The Fountainhead, p7-8
It takes Rand one page to mess up and sever a) our ability to be impressed by the “hero” and b) our ability to sympathise with him.
The story opens with our “hero”, Howard Roark, standing naked on a cliff. I do have to admit that this is competently handled, although there is one passage involving comparing the stillness to a momentary pause in a battle that should probably have been edited.
After this, we receive a description of Roark as a man made entirely out of angles. There’s a reference to him feeling the weight of the blood in his hands, which I’m choosing to interpret as something to do with total self-control because, hey, it’s not likely there’s actual blood on his hands, right?
Any hope of taking Roark seriously fails when we get a description.
“His face was like a law of nature – a thing one could not question, alter or implore. It had high cheekbones over gaunt, hollow cheeks; grey eyes, cold and steady; a contemptuous mouth, shut tight, the mouth of an executioner or a saint.”
However, Rand has also established that Roark has bright orange hair.
That’s fantastic. Our “hero” looks like Grand Moff Tarkin during his time at clown college.
(I’m also choosing to ignore that “saint” and “contemptuous” don’t really work together.)
“He looked at the granite. To be cut, he thought, and made into walls. He looked at a tree. To be split and made into rafters. He looked at a streak of rust on the stone and thought of iron ore under the ground. To be melted and emerge as girders against the sky.”
Right, of course. It’s 1943. This kind of thing was standard back then. What am I talking about, it’s standard right now among the more irresponsible companies.
I had a huge rant here about objectivism and interconnectedness but what the hell, life’s too short.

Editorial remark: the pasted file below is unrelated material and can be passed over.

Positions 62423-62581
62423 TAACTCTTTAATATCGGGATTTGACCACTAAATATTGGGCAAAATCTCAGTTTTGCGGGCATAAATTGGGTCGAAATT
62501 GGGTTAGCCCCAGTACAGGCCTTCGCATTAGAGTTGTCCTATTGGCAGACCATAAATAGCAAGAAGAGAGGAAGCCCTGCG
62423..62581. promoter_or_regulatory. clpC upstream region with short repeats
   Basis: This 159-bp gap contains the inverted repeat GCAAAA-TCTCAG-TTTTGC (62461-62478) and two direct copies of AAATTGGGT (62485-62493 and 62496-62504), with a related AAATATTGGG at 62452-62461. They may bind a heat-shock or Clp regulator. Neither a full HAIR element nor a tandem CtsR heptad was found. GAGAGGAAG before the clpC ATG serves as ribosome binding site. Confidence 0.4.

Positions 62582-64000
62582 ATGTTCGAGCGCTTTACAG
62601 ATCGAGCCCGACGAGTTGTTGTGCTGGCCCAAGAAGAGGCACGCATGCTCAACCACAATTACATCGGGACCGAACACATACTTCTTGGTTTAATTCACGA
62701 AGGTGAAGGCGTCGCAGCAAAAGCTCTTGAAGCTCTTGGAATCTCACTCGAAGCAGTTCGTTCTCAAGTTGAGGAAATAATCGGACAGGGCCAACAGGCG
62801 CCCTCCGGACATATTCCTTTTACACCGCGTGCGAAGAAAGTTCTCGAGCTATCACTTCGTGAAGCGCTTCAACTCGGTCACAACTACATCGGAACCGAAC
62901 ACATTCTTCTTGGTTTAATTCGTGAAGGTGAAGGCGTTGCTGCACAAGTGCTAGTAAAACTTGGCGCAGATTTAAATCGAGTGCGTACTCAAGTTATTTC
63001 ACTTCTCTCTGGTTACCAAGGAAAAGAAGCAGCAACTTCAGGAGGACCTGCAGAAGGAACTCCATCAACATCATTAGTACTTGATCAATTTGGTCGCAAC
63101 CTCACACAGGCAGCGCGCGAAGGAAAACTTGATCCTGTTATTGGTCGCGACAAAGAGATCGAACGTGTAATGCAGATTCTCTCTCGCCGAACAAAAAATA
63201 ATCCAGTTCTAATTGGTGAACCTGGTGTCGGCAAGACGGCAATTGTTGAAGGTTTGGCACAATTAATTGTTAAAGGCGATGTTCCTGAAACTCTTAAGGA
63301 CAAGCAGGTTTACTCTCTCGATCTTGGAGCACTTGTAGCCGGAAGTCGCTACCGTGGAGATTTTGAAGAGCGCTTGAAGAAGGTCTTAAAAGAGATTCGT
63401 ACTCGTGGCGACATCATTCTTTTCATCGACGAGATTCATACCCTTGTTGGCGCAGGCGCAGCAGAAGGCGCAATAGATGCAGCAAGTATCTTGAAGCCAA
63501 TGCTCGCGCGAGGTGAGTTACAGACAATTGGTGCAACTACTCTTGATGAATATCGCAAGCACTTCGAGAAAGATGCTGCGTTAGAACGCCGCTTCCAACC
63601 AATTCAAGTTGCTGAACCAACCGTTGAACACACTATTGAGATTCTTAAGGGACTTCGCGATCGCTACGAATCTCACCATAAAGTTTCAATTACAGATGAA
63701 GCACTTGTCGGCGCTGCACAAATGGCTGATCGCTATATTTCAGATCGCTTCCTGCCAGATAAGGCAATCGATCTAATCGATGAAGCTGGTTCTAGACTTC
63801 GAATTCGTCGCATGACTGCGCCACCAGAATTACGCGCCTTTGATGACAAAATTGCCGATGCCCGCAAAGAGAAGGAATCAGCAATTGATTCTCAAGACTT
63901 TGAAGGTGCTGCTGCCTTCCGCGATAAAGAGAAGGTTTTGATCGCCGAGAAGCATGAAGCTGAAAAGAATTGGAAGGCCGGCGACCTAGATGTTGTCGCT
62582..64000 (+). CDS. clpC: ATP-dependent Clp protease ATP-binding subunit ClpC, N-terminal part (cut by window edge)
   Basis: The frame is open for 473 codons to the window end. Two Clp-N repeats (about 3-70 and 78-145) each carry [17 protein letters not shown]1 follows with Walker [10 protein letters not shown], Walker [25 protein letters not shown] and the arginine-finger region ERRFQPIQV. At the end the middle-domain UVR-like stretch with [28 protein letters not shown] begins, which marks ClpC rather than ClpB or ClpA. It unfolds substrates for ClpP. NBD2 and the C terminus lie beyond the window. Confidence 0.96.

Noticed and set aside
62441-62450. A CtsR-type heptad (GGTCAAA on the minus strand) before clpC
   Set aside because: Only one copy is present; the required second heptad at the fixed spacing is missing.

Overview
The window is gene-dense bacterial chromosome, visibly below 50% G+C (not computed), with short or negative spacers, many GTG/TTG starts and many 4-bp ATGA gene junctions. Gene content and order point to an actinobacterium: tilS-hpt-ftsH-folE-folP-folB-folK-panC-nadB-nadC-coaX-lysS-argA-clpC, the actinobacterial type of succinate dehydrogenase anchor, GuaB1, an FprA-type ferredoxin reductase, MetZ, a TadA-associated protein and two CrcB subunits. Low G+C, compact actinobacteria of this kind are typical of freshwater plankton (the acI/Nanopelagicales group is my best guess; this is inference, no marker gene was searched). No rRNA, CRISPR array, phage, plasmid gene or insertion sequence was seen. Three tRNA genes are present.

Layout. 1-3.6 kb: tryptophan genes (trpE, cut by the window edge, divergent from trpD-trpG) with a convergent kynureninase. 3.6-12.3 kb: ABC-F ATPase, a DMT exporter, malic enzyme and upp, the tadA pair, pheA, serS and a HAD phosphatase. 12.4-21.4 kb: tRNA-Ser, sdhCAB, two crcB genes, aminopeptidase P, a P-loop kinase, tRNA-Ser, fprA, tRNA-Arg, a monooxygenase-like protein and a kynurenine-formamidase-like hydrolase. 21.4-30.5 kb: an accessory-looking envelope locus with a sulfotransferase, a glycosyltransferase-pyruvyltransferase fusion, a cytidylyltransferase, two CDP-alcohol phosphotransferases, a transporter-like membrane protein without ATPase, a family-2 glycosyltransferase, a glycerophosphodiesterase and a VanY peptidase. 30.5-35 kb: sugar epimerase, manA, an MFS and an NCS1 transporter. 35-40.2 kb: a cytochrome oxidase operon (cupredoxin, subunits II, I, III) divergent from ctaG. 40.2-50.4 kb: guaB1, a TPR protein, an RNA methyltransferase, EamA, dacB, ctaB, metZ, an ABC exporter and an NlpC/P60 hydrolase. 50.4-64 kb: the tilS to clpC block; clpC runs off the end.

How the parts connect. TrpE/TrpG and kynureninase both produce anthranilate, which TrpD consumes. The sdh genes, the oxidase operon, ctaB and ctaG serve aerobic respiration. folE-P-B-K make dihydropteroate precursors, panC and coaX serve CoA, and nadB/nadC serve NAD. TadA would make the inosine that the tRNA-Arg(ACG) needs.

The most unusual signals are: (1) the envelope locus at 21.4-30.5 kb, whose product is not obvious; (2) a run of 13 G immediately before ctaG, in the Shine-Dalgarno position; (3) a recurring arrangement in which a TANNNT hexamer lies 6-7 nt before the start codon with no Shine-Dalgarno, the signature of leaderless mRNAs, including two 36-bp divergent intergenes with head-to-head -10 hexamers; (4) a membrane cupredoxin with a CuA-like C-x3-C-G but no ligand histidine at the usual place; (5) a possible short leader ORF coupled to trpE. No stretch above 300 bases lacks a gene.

Wait, it gets worse.
“These rocks, he thought, are here for me: waiting for the drill, the dynamite and my voice; waiting to be split, ripped, pounded, reborn; waiting for the shape my hands will give them.”
Rand has a…unique idea of how the profession of architecture works.
See, an architect is fundamentally a designer and supervisor. Their job is to design a place that fits the client’s needs, then check on the progress of building it regularly.
Rand apparently did not realise this. In Rand’s world, an architect is a cross between Superman and the Protoverse Dr Wily. There are builders, but these are little more than SCVs, extensions of Roark’s almighty will rather than full human beings. Roark is the only meaningful person involved in the construction of a building.
Foolishly bringing real-world logic into contact with this stuff will probably end badly, I have to note that Roark’s hands will not give this material shape. Roark’s hands will deal with, at most, a mechanical pencil, calculator and slide rule. This is not quite a bulldozer or crane. The actual shape will be given by a man. I suspect we will never meet that man, because that man’s existence is a constant reproach to Rand’s bizarre pop-Nietzschean idea that only some people actually matter.
bringing real-world logic into this book is like mixing matter and antimatter.
Next up, we meet people who are more annoying than Roark, yet somehow more sympathetic, despite – or possibly because – the author held them in contempt.
– OSM out